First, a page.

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ISODEC extends sexual education to deprived communities

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The Integrated Social Development Centre (ISODEC) has expressed worry about the low level of knowledge on sexual reproductive health issues among many youths in the country and advised the Ghana Health Service (GHS) to extend more sensitization campaigns to rural communities.

Madam Agnes Gandaa, Northern Ghana Programmes Coordinator of ISODEC, stressed the need for the Ghana Health Service to incorporate sexual health reproduction education and sensitization in their outreach programmes to curtail the numerous teenage pregnancies in the country.

Mad Gandaa, who spoke in Tamale on Tuesday during a one-day stakeholders’ meeting with the Ghana Health Service, appealed to the GHS to post more staff to deprived communities to educate the people on reproductive health issues to reverse the trend.

She said her outfit had noticed that a lot of youths in many deprived communities in the Northern Region, Upper East and Upper West regions lacked adequate knowledge on sexual reproductive health issues, hence ISODEC intervention in four districts where they intend to deepen awareness.

Mr Leonard Baatiema, Project Officer of ISODEC in the Northern Region, said ISODEC and its partners had been implementing the Family Reproductive Health Rights Project in hard to reach communities in the three northern regions since 1997.

He said the project sought to improve the sexual and reproductive health rights and needs of disadvantaged groups, particularly young people and poor women of reproductive age.

Mr Baatiema said these efforts resulted in monumental improvement in access to reproductive health services and increased demand for services by the marginalised and disadvantaged groups.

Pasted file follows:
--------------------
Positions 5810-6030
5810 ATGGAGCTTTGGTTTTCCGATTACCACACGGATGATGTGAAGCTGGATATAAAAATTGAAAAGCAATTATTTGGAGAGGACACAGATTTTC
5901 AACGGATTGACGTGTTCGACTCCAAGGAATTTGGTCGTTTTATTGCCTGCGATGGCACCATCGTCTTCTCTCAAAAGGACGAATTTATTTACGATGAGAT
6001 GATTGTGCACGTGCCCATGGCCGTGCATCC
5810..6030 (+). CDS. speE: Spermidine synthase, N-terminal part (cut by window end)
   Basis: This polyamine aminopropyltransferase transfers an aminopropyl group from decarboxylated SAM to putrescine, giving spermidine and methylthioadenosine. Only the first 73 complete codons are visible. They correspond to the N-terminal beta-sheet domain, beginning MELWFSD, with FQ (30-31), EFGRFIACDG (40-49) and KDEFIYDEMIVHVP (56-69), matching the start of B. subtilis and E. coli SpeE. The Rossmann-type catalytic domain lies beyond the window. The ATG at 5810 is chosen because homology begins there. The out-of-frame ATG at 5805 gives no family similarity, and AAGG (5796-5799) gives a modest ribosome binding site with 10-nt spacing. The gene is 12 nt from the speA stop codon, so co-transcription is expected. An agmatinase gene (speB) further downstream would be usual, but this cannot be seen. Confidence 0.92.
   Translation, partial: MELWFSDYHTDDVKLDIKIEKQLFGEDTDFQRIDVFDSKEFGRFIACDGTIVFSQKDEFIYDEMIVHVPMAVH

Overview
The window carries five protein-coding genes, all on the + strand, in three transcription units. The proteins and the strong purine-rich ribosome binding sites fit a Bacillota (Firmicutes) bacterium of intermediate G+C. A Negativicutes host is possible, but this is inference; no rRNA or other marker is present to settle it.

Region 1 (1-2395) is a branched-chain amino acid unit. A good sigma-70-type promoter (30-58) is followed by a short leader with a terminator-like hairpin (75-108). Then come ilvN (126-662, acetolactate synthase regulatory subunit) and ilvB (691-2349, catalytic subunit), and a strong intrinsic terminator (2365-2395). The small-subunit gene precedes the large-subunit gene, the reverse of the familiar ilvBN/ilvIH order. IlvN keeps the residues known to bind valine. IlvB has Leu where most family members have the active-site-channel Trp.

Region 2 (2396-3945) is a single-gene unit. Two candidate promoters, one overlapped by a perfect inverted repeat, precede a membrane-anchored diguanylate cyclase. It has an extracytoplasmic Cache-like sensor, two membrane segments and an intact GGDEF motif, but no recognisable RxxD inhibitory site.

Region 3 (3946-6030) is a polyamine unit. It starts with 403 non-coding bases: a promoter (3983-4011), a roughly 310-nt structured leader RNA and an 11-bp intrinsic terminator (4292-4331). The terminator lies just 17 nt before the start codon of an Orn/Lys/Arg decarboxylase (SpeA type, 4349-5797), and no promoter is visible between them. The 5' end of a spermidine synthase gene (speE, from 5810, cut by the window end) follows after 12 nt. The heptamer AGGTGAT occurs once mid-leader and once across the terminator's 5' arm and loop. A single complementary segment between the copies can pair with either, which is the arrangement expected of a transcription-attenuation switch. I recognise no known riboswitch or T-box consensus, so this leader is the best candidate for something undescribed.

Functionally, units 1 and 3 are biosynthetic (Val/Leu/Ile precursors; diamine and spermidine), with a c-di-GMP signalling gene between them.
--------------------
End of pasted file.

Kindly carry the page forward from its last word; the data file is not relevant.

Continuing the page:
Mr Abukari Yakubu, the Northern Regional Director of Human Resource of the Ghana Health Service, expressed worry about the lack of staff in key critical areas of healthcare delivery in the Region and called for adequate staff to be posted to such deprived communities.

He said many more people continued to refuse postings to some districts thereby making such areas lack the needed services.

Mr Yakubu said the policy of the Ghana Health Service was to post 90 per cent of nurses and other staff who were trained in any region as a means of retaining enough nurses across the country, stressing that the Northern Region has a total of 2,048 nurses of all categories.

He said the Region had shown dramatic improvement within the past decade in the area of reduction in child mortality; improvement in maternal health as well as combating HIV/AIDS, tuberculosis, malaria and other diseases though saddled with constraints and challenges.

Dr. Nang-beifubah mentioned bad cultural beliefs and practices, bad road network, lack of equipment and logistics that could facilitate optimum nursing care, lack of functional communication directories at health facilities and lack of doctors and midwives as some of the factors that affected service delivery in the Region.

Hajia Catherine Deri, the Regional Chairperson of the Ghana Registered Nurses Association (GRNA), said activities to mark the day include radio talk shows, health checks at market places and communities, health education in schools and health walk among others.

Source: GNA

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